School of Public Health junior Aarushi Ganguly speaks at a CSG meeting in the Union Tuesday night. Sophia Afendoulis/Daily. Buy this photo.

The Central Student Government heard proposals from concerned community members about the future use of where the Fleming Administration Building used to sit, COVID-19 transmission rates and unsafe policies on campus. The governing body also discussed the CSG election on Wednesday and Thursday. 

LSA student Ava Kelsey, vice-chair of the Taking Responsibility for the Earth and Environment Subcommittee (TREES), spoke to the assembly about transitioning the former site of the Fleming Administration Building to a permanent greenspace that would include grass, benches, a fountain and open paths. Kelsey pointed out the importance of location for this greenspace.

“It would be a really good space since it’s right behind the Cube and it is (currently) concrete so it’s very hard for people to gather there.” 

TREES has been working on its vision for the space since last May. The primary goal of the space would be to reduce the University of Michigan’s carbon emissions. Various environmental clubs on campus — including Sierra Club representatives present at the meeting — released a Fleming Greenspace Letter to draw attention to their proposal and urge the University to stray away from constructing a new building in that space. 

“The Fleming Building site is an ideal location for this (green)space due to its central location on campus in close proximity to student spaces like the Michigan Union, the LSA Building, and several residence halls,” the letter read.

Kelsey suggested that making the spot into greenspace would be beneficial for the U-M community.

“If the Fleming Building site were to remain an outdoor greenspace, it would provide students with an established place to study, grab food from the Union and eat outside, admire the Cube, gather in between classes, and much more,” the letter read. 

The body then discussed the upcoming CSG election to take place on Nov. 16 and 17. CSG President Noah Zimmerman, LSA senior; CSG Vice President Jacqueline Hillman, LSA senior; and CSG Speaker Karthik Pasupula, LSA junior, proposed that a non-binding ballot should be included in the November 2022 CSG election. 

This ballot would include several options for replacing the Fleming Administration Building site, including the greenspace, as well as the option of a new University Health Services building or a dedicated student organization building. The goal would be to allow students to weigh in on what the University should do with the space. CSG unanimously approved the proposal, meaning that students will have the opportunity to vote on the measure in the CSG election. 

Rackham student Marjorie Herbert spoke to the assembly during the meeting about current U-M COVID-19 policies and the Ad-Hoc Covid Committee’s open letter to President Ono titled “COVID Isn’t Over: U-M Instructors Deserve a Safe Workplace.”

The letter pointed to issues with the University’s current masking policy, which prohibits educators from requiring their students to wear masks in classrooms. The letter pointed out that this can increase the risk for immunocompromised students or students who have loved ones at higher risks of illness and death from COVID-19 infections. Over 400 signatures were collected on the letter.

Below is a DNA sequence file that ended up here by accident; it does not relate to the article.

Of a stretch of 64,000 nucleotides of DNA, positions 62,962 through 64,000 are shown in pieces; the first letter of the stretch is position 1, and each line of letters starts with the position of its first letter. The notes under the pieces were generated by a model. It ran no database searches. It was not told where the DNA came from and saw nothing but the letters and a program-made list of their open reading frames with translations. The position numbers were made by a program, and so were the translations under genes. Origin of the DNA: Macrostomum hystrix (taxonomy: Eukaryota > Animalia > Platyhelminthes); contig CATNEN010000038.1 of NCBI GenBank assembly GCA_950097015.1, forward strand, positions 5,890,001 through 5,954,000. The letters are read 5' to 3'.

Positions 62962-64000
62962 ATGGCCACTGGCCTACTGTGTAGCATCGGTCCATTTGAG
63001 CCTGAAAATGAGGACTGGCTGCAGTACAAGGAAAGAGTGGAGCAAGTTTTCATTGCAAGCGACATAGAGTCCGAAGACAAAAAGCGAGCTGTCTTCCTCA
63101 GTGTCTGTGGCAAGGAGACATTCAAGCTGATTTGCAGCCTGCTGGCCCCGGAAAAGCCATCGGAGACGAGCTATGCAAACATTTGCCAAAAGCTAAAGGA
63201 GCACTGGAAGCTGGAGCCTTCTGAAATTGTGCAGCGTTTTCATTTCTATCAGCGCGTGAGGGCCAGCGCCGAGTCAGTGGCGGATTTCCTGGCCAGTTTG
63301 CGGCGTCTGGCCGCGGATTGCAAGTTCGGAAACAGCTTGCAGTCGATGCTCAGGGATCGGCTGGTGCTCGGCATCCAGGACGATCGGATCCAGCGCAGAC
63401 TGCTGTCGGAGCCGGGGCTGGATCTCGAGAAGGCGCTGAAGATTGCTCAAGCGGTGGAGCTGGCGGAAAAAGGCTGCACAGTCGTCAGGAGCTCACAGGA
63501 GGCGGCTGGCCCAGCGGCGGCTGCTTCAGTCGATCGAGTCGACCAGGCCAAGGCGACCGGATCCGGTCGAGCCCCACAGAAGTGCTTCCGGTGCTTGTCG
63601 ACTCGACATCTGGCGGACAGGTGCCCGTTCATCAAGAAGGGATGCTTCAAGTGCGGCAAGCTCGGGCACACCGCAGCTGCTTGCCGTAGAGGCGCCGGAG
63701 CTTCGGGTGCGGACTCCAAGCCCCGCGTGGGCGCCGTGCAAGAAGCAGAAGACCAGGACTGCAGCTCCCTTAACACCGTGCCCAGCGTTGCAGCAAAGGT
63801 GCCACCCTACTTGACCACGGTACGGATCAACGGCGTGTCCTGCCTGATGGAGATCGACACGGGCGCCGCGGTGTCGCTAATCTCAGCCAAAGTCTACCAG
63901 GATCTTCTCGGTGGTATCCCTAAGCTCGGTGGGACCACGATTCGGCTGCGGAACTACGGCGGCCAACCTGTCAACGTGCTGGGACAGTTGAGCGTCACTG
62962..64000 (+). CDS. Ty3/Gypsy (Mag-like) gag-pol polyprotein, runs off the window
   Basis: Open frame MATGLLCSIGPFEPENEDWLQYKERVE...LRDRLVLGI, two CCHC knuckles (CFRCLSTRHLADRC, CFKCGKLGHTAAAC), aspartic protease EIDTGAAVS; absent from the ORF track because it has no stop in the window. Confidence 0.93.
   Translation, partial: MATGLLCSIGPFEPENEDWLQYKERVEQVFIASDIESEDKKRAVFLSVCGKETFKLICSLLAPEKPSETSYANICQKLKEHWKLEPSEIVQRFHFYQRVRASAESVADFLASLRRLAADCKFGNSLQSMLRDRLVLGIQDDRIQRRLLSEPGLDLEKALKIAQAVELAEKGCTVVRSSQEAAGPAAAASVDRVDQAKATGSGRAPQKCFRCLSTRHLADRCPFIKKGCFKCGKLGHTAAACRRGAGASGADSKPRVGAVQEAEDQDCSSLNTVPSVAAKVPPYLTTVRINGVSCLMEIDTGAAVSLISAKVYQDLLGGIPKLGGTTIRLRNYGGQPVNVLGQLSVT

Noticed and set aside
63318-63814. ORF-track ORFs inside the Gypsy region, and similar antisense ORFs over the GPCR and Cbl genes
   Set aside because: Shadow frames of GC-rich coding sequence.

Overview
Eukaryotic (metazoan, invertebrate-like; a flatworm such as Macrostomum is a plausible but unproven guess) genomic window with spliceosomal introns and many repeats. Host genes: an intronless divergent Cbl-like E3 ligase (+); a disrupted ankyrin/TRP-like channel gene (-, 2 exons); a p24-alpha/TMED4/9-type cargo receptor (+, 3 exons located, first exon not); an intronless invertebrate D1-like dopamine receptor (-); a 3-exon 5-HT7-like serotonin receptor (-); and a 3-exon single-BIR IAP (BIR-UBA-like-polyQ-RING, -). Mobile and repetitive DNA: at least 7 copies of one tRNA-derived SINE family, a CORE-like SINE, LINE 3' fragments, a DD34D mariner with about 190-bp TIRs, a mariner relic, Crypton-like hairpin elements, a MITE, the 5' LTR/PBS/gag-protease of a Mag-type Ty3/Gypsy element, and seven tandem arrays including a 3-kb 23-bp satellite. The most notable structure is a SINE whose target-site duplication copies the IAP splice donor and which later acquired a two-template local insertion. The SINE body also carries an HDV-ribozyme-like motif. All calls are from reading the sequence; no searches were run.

Included in the letter was a response from Sara Holliday, the public relations lead from the Office of the President, who said “we have passed your concerns along to the appropriate people for their awareness.” After this response, Ad-Hoc Covid Committee members began reaching out to CSG and other student organizations and started the Twitter thread “Why We Mask UMICH.” At the CSG meeting, Herbert stressed the importance of requiring COVID-19 protection measures as a community.

“Individualistic solutions cannot solve a collective health problem,” Herbert said. “We need to act with the needs of our entire community to mitigate the future health effects of this pandemic and to address its interrelated and ongoing racial, climate and disability injustices.”

In a presentation to the assembly, the Ad-Hoc Covid Committee said masks have been proven to mitigate the spread and severity of COVID-19. 

“We all deserve a healthy working and learning environment,” the presentation read. “Since U-M refuses to acknowledge the continued impact that COVID-19 has on our community, especially on immunocompromised, high-risk, and disabled members, we are left to respond to this ourselves: We call on the University of Michigan to allow instructors to require two-way masking in their workplace. Should the University continue to refuse to permit instructors to require masks, instructors should be allowed to move their classes online in an effort to protect their health.” 

CSG members then clarified that 18 seats are on the ballot for the CSG midterm elections, with 20 candidates running for both those seats and the University of Michigan Police Department Oversight Committee. Zimmerman spoke about the importance of voting this fall.

“We make decisions that affect students’ everyday lives and so it’s really important for people to get involved in the process of that just like they vote in any other election,” Zimmerman said. “I consider it just as important because students give (their money) to us every semester and so having that ability to make decisions of who’s spending that, who’s organizing activities and advocacy to the administration is super important.”

For students interested in learning more about the CSG elections, there will be tables in the Michigan Union and Pierpont Commons from 12–4 p.m. on Nov 16 and 17. Students can find the Fall 2022 CSG Voters’ Information Guide on the CSG Elections website along with information on how to learn about and attend future CSG assembly meetings. 

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